Seeing Stars

This week, the National Park Service and the International Dark-Sky Association are celebrating dark skies.

And on Thursday, April 24, Chaco Culture National Historical Park celebrates its new designation as one of only four national parks recognized as an International Dark Sky Park.  Chaco is one of the amazing places still left in the West where the night sky  lights up with stars.  The new designation also recognizes the park's efforts to reduce light pollution and its public outreach programs at the national park and its observatory.

Unfortunately, it's something of a sad commentary when we have to celebrate the rare place where you can see the night sky like everyone used to be able to see it.  Chaco's night sky is essentially the same night sky that ancient Puebloan people saw when they lived there over 1,000 years ago.

I can remember when I was a kid, about fourth grade, attending a summer camp out of Salt Lake City, up somewhere in the Wasatch Mountains.  I still remember looking up at the night sky from my sleeping bag and seeing a sky that blazed with stars.  It seemed so bright to me that starlight could cast your shadow on the ground.  Now, even in the darkest night skies the stars are bright  but don't seem to quite match that memory. That's probably at least partly due to the excess imagination of youth, but I do think we've lost some of that beauty even within my life span.

Chaco presents an opportunity to see the same quality of night sky that everyone enjoyed until sometime in the early-to-middle 1800's.  That's when the industrial revolution began, of course, and over the next century and a half the emissions from factories and the growing numbers of street and building lights would slowly dim the heavens.  Before industrialization, world-class astronomy could be carried out from the comfort of observatories in Paris and London.  The French astronomer, Messier, discovered over 100 deep sky objects from his perch in Paris in the late 1700's. Even in Washington D.C. in the 1870's Ulysses S. Grant and his son would spend hours on top of the white house exploring the night sky with a small telescope.   It's as if humans began to suffer from a cosmic glaucoma.  The places from which we could see a blazing night sky were slowly being limited to smaller and smaller regions.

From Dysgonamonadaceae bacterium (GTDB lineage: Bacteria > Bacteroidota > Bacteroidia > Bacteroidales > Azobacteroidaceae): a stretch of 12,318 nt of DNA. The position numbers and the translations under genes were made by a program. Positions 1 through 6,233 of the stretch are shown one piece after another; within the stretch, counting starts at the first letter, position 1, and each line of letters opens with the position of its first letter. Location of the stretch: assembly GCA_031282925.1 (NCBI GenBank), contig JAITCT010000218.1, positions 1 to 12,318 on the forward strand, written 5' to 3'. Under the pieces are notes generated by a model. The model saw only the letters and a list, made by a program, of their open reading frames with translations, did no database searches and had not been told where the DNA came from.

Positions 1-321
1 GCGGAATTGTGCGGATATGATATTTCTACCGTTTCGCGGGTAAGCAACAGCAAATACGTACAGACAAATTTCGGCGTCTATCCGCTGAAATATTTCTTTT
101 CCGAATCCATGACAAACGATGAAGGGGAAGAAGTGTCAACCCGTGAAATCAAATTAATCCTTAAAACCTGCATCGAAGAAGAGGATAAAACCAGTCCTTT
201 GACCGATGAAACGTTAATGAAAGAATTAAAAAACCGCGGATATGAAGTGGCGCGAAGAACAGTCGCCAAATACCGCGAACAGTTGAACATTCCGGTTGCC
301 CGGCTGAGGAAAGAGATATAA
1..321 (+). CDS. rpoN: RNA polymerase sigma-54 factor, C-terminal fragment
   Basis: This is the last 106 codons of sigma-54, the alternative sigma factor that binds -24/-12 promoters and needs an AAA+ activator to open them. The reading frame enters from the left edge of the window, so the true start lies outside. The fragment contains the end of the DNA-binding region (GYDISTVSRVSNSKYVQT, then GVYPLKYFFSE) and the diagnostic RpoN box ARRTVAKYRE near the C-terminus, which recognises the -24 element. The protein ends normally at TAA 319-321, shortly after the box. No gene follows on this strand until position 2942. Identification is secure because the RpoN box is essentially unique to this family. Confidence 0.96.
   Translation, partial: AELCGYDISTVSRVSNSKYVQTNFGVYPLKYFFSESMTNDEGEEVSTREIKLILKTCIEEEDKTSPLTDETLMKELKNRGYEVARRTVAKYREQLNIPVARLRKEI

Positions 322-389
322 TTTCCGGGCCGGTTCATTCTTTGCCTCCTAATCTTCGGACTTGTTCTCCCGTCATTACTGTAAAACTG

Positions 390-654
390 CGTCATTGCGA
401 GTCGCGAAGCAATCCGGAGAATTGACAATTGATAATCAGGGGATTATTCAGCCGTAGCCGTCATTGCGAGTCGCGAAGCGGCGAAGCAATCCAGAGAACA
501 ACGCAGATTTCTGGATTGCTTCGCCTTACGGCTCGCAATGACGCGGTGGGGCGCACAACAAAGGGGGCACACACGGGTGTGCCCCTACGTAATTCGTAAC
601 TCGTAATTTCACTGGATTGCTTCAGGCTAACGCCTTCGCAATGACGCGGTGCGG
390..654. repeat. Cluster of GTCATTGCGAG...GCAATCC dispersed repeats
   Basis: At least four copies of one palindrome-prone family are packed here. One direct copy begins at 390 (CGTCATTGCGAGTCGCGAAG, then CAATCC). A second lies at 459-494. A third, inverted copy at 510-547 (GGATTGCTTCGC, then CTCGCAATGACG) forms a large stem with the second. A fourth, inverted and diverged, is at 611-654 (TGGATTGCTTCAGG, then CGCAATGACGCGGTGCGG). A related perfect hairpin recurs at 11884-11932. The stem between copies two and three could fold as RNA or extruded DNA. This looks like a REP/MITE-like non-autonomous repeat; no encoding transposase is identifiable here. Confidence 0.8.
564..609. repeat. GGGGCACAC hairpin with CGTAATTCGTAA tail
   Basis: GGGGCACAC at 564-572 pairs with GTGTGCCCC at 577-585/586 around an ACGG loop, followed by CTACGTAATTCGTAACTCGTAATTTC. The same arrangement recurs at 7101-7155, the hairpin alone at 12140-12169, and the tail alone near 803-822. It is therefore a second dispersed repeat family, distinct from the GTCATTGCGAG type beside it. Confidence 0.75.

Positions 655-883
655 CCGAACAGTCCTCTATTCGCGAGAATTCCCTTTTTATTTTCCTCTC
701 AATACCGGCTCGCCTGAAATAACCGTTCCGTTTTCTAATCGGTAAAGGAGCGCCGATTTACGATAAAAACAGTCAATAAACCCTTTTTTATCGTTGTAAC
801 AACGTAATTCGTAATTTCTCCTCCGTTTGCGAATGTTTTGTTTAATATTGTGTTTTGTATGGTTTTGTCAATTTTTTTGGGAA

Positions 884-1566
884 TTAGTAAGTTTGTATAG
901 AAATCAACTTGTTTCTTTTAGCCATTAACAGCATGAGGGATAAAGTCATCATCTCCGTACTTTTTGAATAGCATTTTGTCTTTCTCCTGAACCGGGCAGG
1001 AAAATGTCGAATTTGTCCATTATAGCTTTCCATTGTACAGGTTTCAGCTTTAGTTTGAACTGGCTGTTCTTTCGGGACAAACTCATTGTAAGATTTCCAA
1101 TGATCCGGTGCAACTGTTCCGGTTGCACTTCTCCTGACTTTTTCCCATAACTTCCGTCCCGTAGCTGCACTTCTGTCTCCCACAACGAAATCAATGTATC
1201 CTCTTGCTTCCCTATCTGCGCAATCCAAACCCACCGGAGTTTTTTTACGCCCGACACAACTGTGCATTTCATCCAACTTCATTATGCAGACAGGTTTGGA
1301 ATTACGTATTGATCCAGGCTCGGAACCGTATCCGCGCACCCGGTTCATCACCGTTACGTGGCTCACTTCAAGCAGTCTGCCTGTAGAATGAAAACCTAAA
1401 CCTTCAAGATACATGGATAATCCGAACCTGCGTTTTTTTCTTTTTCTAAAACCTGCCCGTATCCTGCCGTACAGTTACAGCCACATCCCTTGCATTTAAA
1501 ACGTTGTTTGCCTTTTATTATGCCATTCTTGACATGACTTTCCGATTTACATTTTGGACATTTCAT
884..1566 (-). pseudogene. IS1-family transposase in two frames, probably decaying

And now the boom in the oil and gas industry is threatening some of those last reserves of an ancient night sky.  With the price of natural gas in the tank, oil companies are literally burning away a fuel, natural gas, that is scarce and coveted in other parts of the world (say Ukraine).

The flaring or burning of natural gas is causing significant impacts to the night sky.  In fact, oil fields near Theodore Roosevelt National Park in North Dakota can be viewed from space. The park has faced significant decline in the quality of its night skies due to the flaring of natural gas on oil fields located on the private lands that surround the park.

Chaco Canyon faces a similar threat. Last fall, the New Mexico Bureau of Land Management (BLM) had considered oil and gas development less than a mile from the boundary of the national park.  If oil fields go in and stacks flaring natural gas go up, it would harm the beauty of the night sky and mean an end to enjoying that beauty as Chaco's original inhabitants did and modern visitors can now.  Thankfully, New Mexico BLM recognized the threat to the park and deferred leasing.

There is some hope for Chaco Canyon and its night skies.  The BLM is engaged in two separate efforts that could address oil and gas development and the burning of natural gas at oil well sites. First, the New Mexico BLM Farmington Field Office is revising its oil and gas plan covering 1.3 million acres of public lands, including lands near Chaco Canyon.   New Mexico BLM is accepting public comments on the plan until May 28th.  Second, the BLM is drafting new rules to address the venting and flaring of natural gas and will be holding a public forum on the issue in Albuquerque, New Mexico, on May 7th.

This willingness to step back and consider the idea of taking a more balanced and thoughtful approach to oil and gas leasing on public lands promises to bring  more common sense  to development on public lands.  These efforts fall in line with the Secretary of Interior's recent directive that we develop our important energy resources on public lands and still protect other values, such as our dark night skies.

So, let's turn out the lights and let the star party begin.  And let's not even start burning off natural gas around places like Chaco.  Not only will it protect our night skies, but we'll have added benefits of cleaner air and cuts to global warming pollution.

There should be some places left where we can almost see the same night sky as those ancient Chacoans ... or those ancient Londoners and Parisians.